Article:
I was thinking about some ways that dads are better at parenting, but i thought that would be alienating because there's some moms, and some family members who might slap me when they see me again. I was going to turn it into a post about the changing roles of the Modern Dad, and how we handle certain situations, but I thought that would make me seem like I was trying too hard. So I finally settled on doing some parenting tips in the form of sports analogies. If you get lost in my "logic" or how I make the connection, I can't help you, because I haven't had enough coffee to be fully coherent yet. So here it goes:
Parenting Tips as Sports Analogies:
- Learn from mistakes and move on. Every Sunday and Monday night we watch as quarterback after quarterback after [Hasselback] throws an interception, and screws up the momentum and flow that your team was on. Maybe they even ruined a scoring opportunity and threw an interception in the endzone, or it was picked off and run back for 6 the other way. Regardless of the reason, that QB has to get back out there again and NOT make that same mistake. There are no counseling sessions, there's not interventions, there's not "we need to talk" moments with him and his coach; there isn't time. With kids we need to learn from the mistake, quickly, and move on from it.
- "Real-food" poopy diapers are NOT bonding moments. The way I see it, if a NASCAR driver can have all four tires changed, and be refueled as quick as they do, then I should be able to change these human-crimes-in-diapers while holding a single breath. Now, when they are little and breastfeeding and the poop is not bad smelling, and they are learning how to recognize you, then that's a GREAT bonding opportunity. However, when they start eating real foods, and their poop now smells like $h!t, it's time to get it, change it up, and get out! At this age, all the OTHER moments are for bonding.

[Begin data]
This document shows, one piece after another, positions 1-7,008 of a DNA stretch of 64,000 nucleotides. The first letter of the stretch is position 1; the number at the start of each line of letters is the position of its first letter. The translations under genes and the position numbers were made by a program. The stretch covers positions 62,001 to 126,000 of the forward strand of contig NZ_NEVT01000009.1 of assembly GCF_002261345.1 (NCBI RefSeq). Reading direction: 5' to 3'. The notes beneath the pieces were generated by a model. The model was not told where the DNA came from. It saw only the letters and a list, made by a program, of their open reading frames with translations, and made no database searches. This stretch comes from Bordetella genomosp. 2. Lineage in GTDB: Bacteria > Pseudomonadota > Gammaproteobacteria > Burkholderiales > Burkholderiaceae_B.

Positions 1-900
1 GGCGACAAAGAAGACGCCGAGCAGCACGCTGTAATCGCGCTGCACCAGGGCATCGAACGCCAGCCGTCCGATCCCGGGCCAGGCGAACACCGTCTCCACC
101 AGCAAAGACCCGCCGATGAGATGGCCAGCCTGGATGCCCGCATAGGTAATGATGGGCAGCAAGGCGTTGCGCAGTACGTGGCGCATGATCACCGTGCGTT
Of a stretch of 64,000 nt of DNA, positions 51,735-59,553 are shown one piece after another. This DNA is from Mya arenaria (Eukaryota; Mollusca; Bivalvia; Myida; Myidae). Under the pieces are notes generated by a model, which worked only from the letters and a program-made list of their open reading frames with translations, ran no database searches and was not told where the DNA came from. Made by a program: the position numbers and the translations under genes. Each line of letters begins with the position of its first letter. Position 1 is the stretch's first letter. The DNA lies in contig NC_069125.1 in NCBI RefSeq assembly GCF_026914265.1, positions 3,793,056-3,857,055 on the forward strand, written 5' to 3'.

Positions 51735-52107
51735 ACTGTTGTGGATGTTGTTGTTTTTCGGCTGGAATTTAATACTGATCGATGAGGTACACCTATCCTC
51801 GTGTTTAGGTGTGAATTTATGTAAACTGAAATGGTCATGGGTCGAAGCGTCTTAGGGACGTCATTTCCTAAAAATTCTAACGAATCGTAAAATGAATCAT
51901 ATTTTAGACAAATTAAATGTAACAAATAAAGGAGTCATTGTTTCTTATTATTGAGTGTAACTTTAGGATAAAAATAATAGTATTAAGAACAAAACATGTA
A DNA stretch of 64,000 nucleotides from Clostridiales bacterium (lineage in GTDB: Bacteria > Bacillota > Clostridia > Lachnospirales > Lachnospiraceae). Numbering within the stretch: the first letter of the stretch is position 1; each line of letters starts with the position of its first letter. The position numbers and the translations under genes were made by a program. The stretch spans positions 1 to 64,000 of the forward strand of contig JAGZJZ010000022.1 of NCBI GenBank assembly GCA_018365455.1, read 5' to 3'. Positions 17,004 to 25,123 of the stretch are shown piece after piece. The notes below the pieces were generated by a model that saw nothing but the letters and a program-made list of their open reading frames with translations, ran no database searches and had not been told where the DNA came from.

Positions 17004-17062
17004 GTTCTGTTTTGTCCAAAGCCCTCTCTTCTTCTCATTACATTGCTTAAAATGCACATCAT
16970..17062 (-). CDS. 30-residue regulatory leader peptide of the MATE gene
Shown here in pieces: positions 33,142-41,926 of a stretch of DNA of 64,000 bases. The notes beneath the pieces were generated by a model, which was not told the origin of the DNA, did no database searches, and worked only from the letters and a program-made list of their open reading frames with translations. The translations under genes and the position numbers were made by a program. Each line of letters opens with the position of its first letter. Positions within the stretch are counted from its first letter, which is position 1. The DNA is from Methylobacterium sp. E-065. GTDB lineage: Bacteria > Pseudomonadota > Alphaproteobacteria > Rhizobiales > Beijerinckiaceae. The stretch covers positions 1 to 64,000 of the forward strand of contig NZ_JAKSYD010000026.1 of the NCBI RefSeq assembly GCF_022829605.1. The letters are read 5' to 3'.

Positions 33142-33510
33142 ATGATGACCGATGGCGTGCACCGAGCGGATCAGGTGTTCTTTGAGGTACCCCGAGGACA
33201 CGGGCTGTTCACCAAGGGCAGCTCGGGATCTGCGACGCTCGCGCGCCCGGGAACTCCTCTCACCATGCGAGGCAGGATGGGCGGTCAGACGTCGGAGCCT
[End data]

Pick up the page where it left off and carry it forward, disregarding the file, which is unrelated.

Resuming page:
- The Head Coach doesn't coach alone. No matter who the coach is, he is only as good as his assistants. I don't want to get caught up in gender roles, but I've seen what happens to college programs and families when the head coach leaves the institution. Don James (my favorite college coach, EVER) left the University of Washington (he was old and retired), and his assistant tried to fill in, and the program is still recovering from it. I have had many heart-to-heart talks with kids growing up without their head coach, and it's a sad and unfortunate situation for those kids. Maybe it's a head coach trying to coach without his assistant; that still doesn't work. It may take a village to raise a child, but it takes a full coaching staff to create a winning program.
- Study your scouting reports. Watch your kids. See what they like. Give them dilemmas and see what decisions they make. Watch what they watch. Dance how they dance. Joke how they joke... kind of. I was never nervous about the opposing team because I knew what they would do in certain situations. Get to know your kids early so that when they are out as teens, you know what their tendencies will be, and you know how they will handle situations that will arise.
- The WWE is FAKE! But while your kids are young, they should think they are winning, or beating you up for real. Taking down giants, and the "strongest daddy in the world" builds confidence. I win some, and I lose some, but she has fun, because it's all entertaining for her. I don't want her to never try or think she knows I will always win. What will that teach them?